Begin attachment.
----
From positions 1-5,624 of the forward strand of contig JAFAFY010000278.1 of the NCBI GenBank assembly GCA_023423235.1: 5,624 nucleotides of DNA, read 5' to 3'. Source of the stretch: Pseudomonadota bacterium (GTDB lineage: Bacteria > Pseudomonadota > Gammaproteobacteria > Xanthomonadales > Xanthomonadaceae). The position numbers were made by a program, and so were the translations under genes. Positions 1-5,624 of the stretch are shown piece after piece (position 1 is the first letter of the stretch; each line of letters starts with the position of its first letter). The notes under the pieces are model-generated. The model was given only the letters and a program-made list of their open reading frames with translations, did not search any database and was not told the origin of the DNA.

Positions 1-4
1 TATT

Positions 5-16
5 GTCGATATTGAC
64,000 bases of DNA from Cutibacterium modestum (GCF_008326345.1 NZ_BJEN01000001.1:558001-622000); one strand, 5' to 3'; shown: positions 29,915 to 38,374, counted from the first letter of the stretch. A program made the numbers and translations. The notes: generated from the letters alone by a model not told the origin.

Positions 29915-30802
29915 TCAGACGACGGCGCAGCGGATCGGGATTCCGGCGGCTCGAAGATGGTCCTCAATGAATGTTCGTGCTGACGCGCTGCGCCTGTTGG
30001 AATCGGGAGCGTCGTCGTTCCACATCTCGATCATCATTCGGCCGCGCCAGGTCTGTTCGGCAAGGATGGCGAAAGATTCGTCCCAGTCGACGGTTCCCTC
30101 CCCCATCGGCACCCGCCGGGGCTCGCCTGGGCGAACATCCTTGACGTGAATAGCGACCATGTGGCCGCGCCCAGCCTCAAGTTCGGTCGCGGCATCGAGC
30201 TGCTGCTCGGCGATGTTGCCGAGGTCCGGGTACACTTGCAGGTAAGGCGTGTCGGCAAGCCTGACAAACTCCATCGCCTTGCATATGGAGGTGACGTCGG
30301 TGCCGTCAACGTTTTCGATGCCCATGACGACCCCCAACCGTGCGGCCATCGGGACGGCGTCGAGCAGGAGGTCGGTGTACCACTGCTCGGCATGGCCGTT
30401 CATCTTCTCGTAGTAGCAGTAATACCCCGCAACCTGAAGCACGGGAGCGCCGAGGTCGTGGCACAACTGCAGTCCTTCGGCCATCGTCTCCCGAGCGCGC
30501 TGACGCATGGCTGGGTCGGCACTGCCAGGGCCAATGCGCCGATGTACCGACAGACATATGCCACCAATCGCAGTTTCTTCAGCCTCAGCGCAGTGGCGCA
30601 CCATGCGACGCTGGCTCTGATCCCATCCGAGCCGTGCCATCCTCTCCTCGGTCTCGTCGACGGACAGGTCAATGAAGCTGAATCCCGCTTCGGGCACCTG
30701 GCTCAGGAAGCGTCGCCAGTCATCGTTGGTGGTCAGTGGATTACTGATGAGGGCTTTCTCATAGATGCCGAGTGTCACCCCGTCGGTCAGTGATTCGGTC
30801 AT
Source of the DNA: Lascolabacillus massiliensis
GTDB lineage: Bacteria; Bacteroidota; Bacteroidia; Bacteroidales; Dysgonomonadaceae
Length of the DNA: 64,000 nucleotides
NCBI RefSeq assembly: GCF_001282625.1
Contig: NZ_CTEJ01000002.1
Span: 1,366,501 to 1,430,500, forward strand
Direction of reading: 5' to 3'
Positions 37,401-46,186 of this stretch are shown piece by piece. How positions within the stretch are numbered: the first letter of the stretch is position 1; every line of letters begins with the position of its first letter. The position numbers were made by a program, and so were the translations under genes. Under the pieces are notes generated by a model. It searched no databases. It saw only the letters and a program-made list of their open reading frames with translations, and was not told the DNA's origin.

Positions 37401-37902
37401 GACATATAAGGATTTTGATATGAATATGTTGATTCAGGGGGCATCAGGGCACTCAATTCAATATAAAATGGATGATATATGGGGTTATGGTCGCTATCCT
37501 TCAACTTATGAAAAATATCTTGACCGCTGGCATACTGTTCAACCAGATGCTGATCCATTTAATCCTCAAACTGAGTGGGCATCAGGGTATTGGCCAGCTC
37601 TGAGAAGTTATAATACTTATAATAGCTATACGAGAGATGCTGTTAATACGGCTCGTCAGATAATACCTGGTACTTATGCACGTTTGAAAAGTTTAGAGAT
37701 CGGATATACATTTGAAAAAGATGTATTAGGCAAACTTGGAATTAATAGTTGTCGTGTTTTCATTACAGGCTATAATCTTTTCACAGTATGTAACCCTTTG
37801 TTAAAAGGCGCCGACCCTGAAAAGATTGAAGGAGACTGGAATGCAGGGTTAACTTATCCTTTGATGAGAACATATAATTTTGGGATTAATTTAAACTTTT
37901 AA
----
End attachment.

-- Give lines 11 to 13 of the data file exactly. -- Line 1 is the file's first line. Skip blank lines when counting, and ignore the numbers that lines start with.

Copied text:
30201 TGCTGCTCGGCGATGTTGCCGAGGTCCGGGTACACTTGCAGGTAAGGCGTGTCGGCAAGCCTGACAAACTCCATCGCCTTGCATATGGAGGTGACGTCGG
30301 TGCCGTCAACGTTTTCGATGCCCATGACGACCCCCAACCGTGCGGCCATCGGGACGGCGTCGAGCAGGAGGTCGGTGTACCACTGCTCGGCATGGCCGTT
30401 CATCTTCTCGTAGTAGCAGTAATACCCCGCAACCTGAAGCACGGGAGCGCCGAGGTCGTGGCACAACTGCAGTCCTTCGGCCATCGTCTCCCGAGCGCGC